Friday, February 29, 2008

The Three Bears Return

Then how can all things be for man's sake? How can we be the masters of God's handiwork? (Johannes Kepler)

It's not a pretty picture. While Goldilocks is sound asleep, the three bears return to their house. "Someone's been eating my porridge," growls Papa Bear. "Someone's been eating mine," says Mama Bear. "Someone ate all of mine!" cries the baby. They find the broken chair and the messy beds. Just as they spot Goldilocks, she wakes up and screams. Then she runs out of the house and into the woods, never to return.

That's the tame version. In the older, R-rated edition, Goldilocks jumps out of a second story window when she sees the bears. "Whether she broke her neck in the fall; or ran into the wood and was lost there; or found her way out of the wood, and was taken up by the constable and sent to the House of Correction for a vagrant as she was, I cannot tell. But the Three Bears never saw anything more of her."

The story after which a cosmological enigma is named is actually a cautionary tale. In case you missed the warning, here it is: "Goldilocks, don't assume the porridge is for you. Or the chairs, or the beds, or anything in the house. They're not yours."

Should we take similar warning? Are we "the masters of God's handiwork," as Kepler asked? Is the universe for us?

You know how we came about. The very first stars baked up carbon in their furnaces, then died and sent it into space. A second generation of stars gathered it up and generated heavier elements, only to die and repeat the process. The spatial debris coalesced into a third set of stars--but also into planets, our own included. From there our kind of life (carbon-based) could emerge, and finally us, the surveyors of it all. On a scale where 13.7 billion years is reduced to 1 year, it took until December 31 and roughly 11:57 PM to get to us. That's a whole lot of time.

And it's a lot of space. All throughout that cosmic year the universe never stopped expanding, and it's doing so now at ever increasing speeds. In this game old equals big, so if the universe were any smaller (i.e., any younger), we would not be around. To get its observer, to get its story, the cosmos had to be immense.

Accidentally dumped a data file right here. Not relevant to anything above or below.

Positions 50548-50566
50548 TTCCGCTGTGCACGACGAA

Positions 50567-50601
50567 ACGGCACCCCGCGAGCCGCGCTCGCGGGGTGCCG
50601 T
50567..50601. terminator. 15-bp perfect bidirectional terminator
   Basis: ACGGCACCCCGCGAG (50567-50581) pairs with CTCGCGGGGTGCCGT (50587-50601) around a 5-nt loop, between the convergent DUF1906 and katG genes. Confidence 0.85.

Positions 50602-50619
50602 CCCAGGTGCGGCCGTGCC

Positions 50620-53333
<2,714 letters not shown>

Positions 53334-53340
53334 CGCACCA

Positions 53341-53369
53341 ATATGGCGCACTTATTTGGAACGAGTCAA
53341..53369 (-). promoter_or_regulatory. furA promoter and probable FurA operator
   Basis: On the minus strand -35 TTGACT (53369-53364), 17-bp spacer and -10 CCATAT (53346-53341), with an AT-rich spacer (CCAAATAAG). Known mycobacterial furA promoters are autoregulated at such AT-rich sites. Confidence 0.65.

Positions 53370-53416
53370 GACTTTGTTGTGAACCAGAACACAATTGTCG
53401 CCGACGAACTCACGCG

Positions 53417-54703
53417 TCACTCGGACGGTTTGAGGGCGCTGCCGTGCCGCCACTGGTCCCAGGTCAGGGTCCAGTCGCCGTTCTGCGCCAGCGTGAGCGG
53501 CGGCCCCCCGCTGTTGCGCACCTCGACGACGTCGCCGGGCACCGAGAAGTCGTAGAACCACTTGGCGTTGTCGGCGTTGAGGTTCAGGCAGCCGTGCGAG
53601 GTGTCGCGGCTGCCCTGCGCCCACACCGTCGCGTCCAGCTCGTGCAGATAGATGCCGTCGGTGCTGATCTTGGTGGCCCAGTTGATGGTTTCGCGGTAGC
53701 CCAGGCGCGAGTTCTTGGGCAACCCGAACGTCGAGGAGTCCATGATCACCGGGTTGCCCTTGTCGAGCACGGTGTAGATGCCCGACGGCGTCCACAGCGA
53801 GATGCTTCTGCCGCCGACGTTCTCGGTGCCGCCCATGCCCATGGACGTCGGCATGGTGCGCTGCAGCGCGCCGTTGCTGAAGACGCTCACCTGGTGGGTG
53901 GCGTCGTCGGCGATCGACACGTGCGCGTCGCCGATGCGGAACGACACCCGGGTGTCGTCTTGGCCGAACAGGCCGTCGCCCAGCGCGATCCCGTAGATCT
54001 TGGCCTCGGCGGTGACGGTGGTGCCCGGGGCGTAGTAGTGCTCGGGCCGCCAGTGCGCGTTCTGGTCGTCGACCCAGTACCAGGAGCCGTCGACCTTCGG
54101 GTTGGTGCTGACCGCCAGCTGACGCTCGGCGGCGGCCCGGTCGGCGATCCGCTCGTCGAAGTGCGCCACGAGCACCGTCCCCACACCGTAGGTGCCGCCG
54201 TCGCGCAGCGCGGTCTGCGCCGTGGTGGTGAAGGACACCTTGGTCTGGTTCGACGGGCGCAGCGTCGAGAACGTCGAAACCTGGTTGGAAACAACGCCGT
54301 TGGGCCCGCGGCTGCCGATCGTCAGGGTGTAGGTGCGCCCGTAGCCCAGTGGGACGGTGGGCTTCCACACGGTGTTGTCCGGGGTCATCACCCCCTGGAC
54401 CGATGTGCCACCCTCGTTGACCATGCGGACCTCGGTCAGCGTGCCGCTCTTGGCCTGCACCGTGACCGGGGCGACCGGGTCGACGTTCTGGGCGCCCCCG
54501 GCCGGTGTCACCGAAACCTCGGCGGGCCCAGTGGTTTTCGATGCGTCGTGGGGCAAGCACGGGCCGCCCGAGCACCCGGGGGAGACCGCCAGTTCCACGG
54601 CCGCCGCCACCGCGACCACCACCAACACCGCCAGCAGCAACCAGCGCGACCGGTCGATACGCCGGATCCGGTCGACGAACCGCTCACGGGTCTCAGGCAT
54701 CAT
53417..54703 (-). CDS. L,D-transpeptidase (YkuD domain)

It took a long time, a convoluted route, and gobs of space. If the point was to get to us, wouldn't there be a simpler way? Why bother with all the rest? Why not just . . . make us?

There are many answers to that question, and they could be placed on a continuum from "weak" to "strong" anthropic principles. But I can't say if we were "an accident waiting to happen," as a character in The Story of Everything does; or if the universe "must have known we were coming," as physicist Freeman Dyson does; or if "our conscious self-reflective existence is part of God's intention," as astronomer Owen Gingerich believes.

But I am not above heeding a warning from three storybook bears (especially the big growly one). Don't assume it's all for you. The universe may be for God, it may be for living creatures, it may be for itself, but it's not for us alone. There's just too much of it. Maybe the bears are saying that other creatures count too. What matters is the good of the whole.

And yet no other creature has the consciousness and freedom that we do. If creation isn't for us, maybe at this point it's up to us. At least the planet earth is. Our decisions have affected its present condition and will matter even more in the future. Listen to nature growling and you'll end up with the Biblical notion of stewardship.

Note: You can lend your signature to a movement of those who believe the earth is up to us at